Mental Technique: Progressively Buying a Lifelong Standard of Living

I · May 23, 2021

This is a way I sometimes think about saving: I think about saving a certain amount of money in terms of which expenses this is enough to cover for the rest of my life.


Step one is to have an idea of how much money you need to have saved/invested to be financially independent of a certain expense. For example, how much money would I need to invest now to make a sort of “trust fund” to cover my shampoo expenses for life?

The rule I use (and it’s not perfect) is the 4% rule. Basically, if you have a certain amount of money invested in US index funds and only use 4% of it per year, the investment gains will probably cover the withdrawals indefinitely, even factoring in inflation. Read more about it in this MMM article.

What this means is that for any annual expense, multiply it by 25 and that’s how much you need to have saved to cover it indefinitely. 12 * 25x = 300x for monthly expenses.

Step two is to apply this calculation to various recurring expenses and use these as progressive savings goals.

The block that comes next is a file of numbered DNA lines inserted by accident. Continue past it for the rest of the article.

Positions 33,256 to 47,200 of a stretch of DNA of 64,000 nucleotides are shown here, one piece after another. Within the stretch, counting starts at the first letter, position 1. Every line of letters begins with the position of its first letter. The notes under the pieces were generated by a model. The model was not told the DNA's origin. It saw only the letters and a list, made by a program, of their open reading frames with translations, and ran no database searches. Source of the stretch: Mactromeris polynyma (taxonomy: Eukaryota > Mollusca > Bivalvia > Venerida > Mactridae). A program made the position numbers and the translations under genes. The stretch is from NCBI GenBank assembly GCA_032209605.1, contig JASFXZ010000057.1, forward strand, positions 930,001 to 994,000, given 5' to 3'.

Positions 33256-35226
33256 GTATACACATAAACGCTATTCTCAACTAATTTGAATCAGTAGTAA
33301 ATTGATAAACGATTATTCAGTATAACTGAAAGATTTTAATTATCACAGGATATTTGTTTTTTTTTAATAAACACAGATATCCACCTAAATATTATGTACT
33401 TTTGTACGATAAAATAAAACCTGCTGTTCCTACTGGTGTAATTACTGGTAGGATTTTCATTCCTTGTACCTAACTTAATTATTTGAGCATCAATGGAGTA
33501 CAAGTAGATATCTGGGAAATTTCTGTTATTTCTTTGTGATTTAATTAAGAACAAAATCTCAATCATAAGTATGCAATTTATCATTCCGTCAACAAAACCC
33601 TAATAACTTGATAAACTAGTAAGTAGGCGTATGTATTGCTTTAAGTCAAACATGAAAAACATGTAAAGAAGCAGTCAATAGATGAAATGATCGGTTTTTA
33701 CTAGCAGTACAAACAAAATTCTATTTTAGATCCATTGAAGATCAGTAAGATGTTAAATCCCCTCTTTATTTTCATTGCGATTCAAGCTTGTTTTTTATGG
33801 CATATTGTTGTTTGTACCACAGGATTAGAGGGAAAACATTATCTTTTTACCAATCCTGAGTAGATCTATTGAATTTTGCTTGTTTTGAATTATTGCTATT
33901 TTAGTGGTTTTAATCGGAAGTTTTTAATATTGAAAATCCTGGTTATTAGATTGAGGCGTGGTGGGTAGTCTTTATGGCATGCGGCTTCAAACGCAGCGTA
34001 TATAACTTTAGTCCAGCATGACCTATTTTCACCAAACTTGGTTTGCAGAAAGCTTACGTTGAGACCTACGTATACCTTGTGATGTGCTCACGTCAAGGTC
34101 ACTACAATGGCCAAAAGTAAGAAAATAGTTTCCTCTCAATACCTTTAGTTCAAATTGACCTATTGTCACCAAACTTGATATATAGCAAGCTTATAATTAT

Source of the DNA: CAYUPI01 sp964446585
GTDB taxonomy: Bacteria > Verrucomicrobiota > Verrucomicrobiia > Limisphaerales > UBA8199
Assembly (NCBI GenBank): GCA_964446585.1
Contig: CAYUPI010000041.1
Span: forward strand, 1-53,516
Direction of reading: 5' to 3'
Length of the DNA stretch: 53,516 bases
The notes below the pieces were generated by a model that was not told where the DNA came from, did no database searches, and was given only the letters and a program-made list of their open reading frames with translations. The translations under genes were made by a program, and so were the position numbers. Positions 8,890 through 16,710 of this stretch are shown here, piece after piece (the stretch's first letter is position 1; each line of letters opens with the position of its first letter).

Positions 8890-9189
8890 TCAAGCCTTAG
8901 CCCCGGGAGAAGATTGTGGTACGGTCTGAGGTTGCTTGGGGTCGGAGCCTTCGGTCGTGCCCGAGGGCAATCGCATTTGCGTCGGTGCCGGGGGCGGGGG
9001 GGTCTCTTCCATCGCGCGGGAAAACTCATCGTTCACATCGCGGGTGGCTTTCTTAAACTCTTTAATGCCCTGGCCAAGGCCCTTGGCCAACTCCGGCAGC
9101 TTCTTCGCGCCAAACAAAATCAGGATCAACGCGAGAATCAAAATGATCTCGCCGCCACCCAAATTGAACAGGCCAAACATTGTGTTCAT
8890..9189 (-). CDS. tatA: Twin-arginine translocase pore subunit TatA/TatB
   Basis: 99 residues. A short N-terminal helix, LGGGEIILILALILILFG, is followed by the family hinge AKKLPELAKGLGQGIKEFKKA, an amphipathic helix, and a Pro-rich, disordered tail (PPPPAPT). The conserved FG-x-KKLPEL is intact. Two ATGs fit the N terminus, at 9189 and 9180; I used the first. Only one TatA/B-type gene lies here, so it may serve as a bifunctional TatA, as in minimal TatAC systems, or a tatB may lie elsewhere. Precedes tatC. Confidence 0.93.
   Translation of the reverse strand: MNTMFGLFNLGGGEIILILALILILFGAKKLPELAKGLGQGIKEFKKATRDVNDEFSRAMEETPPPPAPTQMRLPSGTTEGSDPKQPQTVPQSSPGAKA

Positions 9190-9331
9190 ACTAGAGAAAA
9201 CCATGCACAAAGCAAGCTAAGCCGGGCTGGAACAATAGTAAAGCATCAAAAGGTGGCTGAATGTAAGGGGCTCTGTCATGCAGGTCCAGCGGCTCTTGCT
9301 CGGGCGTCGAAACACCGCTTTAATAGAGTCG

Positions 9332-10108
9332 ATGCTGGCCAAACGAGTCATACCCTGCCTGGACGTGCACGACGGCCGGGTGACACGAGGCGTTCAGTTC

So suppose I spend $10 on shampoo every 2 months (I don’t know how much I actually spend). That’s $60 a year, and so once I’ve saved 25 * $60 = $1500 I’ve covered shampoo expenses for life.

Another example: Netflix costs $10 / month. Netflix for life: $3000.

This makes savings goals more concrete. Rather than thinking about reaching a total savings of $4500, think about reaching a total savings of Netflix and shampoo for life. Once you reach this amount, you can rest easy knowing you’ll always have clean hair and plenty to watch, no matter whether you choose to have a job or not.

And once you’ve done this for all of your recurring expenses, you don’t have to work anymore if you don’t want to.

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